Review: You Can't Take it with You by Trinity Street Players
by Michael Meigs
Director Rev. Ann Pittman and the Trinity Street Players have put together an accomplished, warm and funny production of Kaufman & Hart's You Can't Take It With You at the 4th floor black box theatre of Austin's First Baptist Church, 901 Trinity Street, downtown.
This affectionate study of a family of distracted amateur would-be artists and entrepreneurs bears the title You Can't . . . but the message is clearly You Can. You can be an artist, a writer, a dancer, a fireworks maker, a master printer -- even if you don't really have much talent for it. One major pleasure of art is the pleasure of creation, without much thought for commercial success or even for an audience, other than for family and friends. That theme fits a lot of Austin's theatre scene, even though the level of talent here is a lot higher than that in the Vanderhof family.
The Trinity Street Players themselves are proof of the theme, as well, for these players, many of them self-confessed neophytes, do a fine job of bringing the Vanderhof clan to life. With Rev. Pittman's assured directing and perceptive casting, they spin the fleece into gold.
Moss Hart and George S. Kaufman fill the comfortable 1930s Vanderhof household with a large cast of residents and visitors -- 19, by quick count. The comedy has lots of movement and incident, very much like a pocket circus. Pittman has it beautifully blocked and choreographed, an accomplishment that crystalizes in the moment when the pompous and straightlaced Kirbys show up on the wrong night for a dinner invitation.
Roland Johnson, at center as the patriarch Martin Vanderhof, surely must be playing himself. If not, his deadpan comic performance is an off-the-charts triumph. Fifteen years earlier, Grandpa Vanderhof dropped out and turned on to life. He stopped paying income taxes, too, and his patient explanation of this principled neglect drives a stressed IRS agent (Hector DeLeon) right up the wall. Grandpa's mild-mannered Tea Party rhetoric, 75 years later, prompted gales of laughter.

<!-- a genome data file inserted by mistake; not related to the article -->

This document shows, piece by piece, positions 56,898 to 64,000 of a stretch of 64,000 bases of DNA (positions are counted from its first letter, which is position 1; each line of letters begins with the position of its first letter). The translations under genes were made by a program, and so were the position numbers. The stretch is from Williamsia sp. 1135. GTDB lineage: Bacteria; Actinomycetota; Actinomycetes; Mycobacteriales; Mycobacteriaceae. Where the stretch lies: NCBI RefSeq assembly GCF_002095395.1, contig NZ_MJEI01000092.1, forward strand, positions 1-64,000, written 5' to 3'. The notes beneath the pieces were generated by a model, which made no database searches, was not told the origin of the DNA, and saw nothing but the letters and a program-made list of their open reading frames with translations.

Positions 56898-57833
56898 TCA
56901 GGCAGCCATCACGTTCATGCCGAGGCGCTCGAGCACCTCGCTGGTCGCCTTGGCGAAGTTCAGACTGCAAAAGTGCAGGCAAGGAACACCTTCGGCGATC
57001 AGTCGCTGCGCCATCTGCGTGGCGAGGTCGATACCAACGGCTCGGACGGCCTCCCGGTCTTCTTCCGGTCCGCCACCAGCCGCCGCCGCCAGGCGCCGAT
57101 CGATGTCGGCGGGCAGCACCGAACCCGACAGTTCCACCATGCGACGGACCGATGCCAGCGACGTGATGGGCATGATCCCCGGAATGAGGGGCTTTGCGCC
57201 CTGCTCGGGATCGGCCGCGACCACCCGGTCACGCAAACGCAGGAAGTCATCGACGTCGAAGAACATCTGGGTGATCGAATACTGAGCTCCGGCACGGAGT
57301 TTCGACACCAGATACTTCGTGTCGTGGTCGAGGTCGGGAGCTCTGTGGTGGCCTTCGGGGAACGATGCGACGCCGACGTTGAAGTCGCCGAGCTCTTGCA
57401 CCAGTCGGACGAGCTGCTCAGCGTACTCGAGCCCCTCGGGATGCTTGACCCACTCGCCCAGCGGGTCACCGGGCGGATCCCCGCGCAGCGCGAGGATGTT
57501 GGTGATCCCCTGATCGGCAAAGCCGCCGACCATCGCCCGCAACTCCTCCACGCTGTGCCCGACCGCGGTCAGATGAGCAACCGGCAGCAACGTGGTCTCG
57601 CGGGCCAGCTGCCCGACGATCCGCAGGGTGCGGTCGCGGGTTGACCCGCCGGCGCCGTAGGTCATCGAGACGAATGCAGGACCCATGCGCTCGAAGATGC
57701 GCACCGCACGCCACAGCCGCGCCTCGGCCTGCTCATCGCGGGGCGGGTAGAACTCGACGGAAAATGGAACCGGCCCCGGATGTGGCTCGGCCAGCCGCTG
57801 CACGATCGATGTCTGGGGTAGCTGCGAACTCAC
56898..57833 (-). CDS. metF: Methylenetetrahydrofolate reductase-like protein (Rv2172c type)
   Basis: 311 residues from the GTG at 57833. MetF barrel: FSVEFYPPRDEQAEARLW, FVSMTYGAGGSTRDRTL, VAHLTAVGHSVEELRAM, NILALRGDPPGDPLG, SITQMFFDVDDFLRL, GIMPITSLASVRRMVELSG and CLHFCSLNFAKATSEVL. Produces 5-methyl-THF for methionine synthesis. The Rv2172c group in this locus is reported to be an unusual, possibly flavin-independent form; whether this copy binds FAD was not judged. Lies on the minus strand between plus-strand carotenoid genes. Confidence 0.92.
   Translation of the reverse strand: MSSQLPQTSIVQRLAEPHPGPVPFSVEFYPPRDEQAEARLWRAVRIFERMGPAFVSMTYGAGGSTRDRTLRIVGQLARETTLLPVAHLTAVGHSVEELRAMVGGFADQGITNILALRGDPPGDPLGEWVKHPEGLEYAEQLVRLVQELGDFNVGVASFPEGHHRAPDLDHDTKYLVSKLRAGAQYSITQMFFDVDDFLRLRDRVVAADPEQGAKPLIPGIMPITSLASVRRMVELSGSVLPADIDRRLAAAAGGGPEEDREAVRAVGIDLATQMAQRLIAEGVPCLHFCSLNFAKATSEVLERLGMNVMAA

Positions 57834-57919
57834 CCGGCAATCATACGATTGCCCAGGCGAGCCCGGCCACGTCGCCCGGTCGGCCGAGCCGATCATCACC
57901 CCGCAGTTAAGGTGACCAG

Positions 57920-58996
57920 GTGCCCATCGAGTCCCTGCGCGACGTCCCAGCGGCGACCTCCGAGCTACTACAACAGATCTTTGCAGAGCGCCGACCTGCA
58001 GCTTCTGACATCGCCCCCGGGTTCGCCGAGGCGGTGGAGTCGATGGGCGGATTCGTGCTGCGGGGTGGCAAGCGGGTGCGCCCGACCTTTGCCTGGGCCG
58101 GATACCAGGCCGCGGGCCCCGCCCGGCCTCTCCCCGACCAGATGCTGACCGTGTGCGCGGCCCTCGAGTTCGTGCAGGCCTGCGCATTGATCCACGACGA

Other favorites are Linda Miller Raff as Penny Sycamore, author of half a dozen unfinished playscripts prompted by the mistaken deliverery of a typewriter six years earlier; Kate Spencer as Alice the sparkling ingenue, Penny's daughter, whose romance with her young boss (Jeremy Christopher) pits the straitlaced against the cheerfully unlaced; and Mikey DeLeon as the Russian dancing master Kohlenkhov, delivered with a rich and emphatic sauce of Russian vowels. Sparkling bit parts include Stephanie Morris as the tipsy visiting actress, Doug Keenan as Paul Seymore and Tommy Chiodo as Mr. DiPenna the milkman, partners in the basement fireworks laboratory; and Gay Wucher as the Grand Duchess Olga, a dispossessed White Russian who drops by to cook up some blinis.
The plot is dutifully well carpentered, as conflicts are set up and resolved, homemade good sense prevails, and the IRS drops its (justified) demands, thanks to a fortunate error in official record keeping. In the midst of the Depression, the Vanderhofs live happily on the income from Grandpa's property holdings. The denouement is a Saul-on-the-road-to-Tarsus moment for senior banker Kirby, who is saved from Wall Street.
The Trinity Street Players give us an amusing evening, played out up close in a perceptively decorated living room set that seems to stretch back forever.
Upcoming for the Players this year are the perennial favorite The Fantasticks in August, and Shadowlands, a drama based on C.S. Lewis's last years, in November.
Black Box Theatre, 4th floor, First Baptist Church
901 Trinity Street
Austin, TX, 78701